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Prosecutors in State Courts, 1992

NCJ Number
Date Published
December 1993
12 pages
J. M. Dawson; S. K. Smith; C. J. DeFrances
Publication Series
The 1992 National Prosecutor Survey Program sent questionnaires to 290 chief prosecutors; findings revealed that, during the year ending June 30, 1992, 50 percent of prosecutor offices trying felony cases in State courts closed 200 or more such cases and that prosecutor offices employed about 57,000 staff, with a median annual office budget of $190,000.
In more than 25 percent of prosecutor offices, at least one staff member had experienced a work-related threat or assault during the year, and more than one-third took special precautions to ensure employee safety. The offices were generally small but very active. In 1992, the typical office had seven staff members, including three prosecuting attorneys, and closed about 200 felony cases and nearly 500 misdemeanor cases. The overall conviction rate was about 85 percent. Most offices reported that they informed victims and witnesses of disposition decisions. Over one-third of the offices were involved in civil lawsuits related to the discharge of prosecutor responsibilities. In the 75 largest U.S. counties, 48 percent of the offices had at least one prosecutor who was armed. Many offices implemented new prosecution methods to improve operations or reduce court caseloads, including vertical prosecution (59 percent), deferred prosecution (51 percent), diversion of first-time offenders (44 percent), and probation revocation in lieu of new prosecution (36 percent). Most prosecutors handled new offense categories based on statutes enacted within the previous 3 years. At least 75 percent of the offices had used videotapes or polygraph tests in a phase of felony prosecution. While almost all prosecutors regularly used adult criminal history records in felony prosecutions, about two-thirds said the lack of record completeness was a problem. 11 tables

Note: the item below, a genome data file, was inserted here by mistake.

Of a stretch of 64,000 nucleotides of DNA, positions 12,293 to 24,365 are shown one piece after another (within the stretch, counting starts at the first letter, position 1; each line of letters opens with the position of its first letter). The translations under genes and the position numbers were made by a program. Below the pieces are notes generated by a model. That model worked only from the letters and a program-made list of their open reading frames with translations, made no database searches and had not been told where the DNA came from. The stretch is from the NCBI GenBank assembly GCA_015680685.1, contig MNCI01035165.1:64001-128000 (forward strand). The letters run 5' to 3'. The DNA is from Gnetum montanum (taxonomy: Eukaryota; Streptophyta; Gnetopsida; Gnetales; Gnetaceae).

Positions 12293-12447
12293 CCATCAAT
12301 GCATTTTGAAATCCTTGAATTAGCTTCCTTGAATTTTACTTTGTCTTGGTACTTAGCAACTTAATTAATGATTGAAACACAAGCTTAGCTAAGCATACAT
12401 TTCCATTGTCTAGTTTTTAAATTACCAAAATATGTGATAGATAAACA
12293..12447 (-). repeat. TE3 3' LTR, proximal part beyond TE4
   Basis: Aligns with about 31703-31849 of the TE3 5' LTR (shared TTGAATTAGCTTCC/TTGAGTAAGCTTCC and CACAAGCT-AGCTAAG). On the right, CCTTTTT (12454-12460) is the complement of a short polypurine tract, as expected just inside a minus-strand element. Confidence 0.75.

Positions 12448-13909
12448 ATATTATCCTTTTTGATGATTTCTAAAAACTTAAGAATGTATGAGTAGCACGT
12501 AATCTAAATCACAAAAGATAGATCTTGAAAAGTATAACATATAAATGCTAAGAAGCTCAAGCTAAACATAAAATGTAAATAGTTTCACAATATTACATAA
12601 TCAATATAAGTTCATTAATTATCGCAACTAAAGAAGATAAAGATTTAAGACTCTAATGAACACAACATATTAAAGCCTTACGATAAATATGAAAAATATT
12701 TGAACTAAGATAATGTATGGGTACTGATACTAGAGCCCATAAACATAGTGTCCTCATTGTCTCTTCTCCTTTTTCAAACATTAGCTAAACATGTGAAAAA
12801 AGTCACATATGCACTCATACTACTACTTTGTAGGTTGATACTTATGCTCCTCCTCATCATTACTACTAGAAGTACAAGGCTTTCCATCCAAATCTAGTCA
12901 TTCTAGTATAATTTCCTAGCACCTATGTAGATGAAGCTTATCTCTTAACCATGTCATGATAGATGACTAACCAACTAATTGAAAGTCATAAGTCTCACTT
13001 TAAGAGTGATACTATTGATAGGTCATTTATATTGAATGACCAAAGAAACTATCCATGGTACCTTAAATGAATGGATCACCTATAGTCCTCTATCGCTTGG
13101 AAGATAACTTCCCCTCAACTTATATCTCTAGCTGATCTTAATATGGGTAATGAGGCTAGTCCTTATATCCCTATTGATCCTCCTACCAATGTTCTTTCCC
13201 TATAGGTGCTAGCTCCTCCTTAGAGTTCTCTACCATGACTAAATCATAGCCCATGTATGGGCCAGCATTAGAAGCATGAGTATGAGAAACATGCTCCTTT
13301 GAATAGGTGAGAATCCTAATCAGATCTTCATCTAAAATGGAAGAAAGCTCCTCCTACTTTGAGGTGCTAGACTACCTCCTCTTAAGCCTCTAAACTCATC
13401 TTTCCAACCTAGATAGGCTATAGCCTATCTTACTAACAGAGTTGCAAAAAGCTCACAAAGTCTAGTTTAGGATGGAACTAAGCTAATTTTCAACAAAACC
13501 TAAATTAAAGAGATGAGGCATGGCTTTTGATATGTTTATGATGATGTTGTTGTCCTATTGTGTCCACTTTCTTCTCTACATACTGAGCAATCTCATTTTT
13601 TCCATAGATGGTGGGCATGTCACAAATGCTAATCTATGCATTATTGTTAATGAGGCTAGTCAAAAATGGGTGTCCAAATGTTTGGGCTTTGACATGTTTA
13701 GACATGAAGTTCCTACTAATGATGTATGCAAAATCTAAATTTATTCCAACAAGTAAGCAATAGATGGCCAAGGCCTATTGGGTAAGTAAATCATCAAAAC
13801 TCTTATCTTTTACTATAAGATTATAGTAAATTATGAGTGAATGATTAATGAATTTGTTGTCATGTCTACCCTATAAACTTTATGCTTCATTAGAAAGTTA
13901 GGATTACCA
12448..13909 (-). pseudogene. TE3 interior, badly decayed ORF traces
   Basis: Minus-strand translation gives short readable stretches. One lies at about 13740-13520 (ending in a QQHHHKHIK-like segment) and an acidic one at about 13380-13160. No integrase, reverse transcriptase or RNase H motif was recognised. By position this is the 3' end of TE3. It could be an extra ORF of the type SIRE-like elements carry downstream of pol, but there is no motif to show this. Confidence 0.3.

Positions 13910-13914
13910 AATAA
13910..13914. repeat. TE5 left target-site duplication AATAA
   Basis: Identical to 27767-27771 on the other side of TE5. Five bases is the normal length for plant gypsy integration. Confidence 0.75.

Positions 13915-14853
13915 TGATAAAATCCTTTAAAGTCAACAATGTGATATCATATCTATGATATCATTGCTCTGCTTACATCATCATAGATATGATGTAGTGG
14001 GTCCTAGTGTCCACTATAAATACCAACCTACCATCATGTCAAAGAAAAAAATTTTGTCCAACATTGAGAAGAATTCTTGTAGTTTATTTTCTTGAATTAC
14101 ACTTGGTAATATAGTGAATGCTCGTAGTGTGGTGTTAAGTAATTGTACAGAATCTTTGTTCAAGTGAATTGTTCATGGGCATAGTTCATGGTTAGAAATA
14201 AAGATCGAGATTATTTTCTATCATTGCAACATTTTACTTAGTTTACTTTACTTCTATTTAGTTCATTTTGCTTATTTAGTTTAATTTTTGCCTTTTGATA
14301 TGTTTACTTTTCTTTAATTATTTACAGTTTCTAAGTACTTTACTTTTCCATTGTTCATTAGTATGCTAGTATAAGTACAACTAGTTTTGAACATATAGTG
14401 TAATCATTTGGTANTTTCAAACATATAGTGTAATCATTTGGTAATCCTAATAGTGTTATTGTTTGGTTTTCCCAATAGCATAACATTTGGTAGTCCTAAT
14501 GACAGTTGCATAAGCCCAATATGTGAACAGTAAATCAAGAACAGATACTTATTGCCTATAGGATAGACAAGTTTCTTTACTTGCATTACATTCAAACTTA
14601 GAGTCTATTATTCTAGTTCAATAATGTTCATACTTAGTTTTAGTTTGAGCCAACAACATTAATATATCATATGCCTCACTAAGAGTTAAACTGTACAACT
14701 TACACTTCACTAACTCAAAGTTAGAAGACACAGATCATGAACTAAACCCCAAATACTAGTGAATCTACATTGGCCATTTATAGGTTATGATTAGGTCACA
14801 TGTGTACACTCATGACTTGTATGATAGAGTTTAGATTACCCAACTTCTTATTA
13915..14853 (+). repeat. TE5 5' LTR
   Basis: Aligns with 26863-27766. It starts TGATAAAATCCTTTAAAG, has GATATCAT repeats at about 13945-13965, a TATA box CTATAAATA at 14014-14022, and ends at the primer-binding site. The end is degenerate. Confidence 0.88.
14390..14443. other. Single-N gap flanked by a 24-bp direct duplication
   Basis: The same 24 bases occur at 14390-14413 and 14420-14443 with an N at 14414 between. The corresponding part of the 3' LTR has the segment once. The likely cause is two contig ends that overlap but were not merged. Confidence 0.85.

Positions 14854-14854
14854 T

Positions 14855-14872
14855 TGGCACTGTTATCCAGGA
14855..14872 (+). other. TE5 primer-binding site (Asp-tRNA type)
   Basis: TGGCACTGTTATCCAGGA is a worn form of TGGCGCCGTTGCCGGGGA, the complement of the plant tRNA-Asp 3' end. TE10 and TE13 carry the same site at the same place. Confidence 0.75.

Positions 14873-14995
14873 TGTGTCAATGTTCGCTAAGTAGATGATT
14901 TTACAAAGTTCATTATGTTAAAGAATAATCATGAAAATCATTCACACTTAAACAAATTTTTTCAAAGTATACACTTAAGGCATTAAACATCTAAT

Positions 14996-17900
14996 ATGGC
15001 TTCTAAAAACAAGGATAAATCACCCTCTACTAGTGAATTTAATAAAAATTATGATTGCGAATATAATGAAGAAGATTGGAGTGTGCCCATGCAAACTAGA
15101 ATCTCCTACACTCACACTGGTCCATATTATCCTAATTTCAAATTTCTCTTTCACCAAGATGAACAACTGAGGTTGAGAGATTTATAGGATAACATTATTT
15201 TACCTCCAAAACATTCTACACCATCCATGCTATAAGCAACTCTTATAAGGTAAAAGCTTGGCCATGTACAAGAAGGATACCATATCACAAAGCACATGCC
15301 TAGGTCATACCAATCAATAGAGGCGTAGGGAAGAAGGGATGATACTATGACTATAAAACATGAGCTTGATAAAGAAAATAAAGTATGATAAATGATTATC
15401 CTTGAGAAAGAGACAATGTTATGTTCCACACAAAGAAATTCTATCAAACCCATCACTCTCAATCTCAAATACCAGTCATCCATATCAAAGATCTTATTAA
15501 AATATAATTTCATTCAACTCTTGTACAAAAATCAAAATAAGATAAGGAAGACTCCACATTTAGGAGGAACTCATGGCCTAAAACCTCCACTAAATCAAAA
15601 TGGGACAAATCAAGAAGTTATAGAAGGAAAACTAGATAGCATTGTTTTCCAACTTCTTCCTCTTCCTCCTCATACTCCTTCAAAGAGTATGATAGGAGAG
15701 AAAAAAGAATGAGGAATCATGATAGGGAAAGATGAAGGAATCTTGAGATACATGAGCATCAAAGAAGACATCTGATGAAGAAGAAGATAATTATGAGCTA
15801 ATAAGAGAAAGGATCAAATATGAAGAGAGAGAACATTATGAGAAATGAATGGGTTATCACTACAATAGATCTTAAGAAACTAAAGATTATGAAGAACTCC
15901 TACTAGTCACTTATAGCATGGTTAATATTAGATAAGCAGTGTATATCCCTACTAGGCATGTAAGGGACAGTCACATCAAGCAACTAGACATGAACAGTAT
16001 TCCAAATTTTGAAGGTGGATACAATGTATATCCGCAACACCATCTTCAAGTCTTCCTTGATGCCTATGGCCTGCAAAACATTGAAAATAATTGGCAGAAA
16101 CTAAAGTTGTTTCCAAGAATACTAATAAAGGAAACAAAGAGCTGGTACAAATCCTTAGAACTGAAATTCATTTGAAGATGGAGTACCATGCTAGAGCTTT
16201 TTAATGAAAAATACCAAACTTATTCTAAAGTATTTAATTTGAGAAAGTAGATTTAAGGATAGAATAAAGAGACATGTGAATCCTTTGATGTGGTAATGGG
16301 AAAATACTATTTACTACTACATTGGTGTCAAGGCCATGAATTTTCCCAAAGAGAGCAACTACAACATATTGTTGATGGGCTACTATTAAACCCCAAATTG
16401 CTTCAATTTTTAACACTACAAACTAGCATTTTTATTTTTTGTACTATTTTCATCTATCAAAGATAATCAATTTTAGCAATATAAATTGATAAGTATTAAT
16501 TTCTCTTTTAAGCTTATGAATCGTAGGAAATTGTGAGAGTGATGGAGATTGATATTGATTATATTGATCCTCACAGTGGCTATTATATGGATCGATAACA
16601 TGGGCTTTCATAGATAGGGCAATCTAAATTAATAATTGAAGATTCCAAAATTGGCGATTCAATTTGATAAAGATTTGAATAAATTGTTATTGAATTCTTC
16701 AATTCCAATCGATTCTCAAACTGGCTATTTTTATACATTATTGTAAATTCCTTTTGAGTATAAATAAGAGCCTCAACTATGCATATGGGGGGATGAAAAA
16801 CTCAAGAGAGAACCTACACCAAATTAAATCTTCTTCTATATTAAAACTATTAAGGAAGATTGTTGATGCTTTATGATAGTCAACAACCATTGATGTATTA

Date Created: December 17, 2009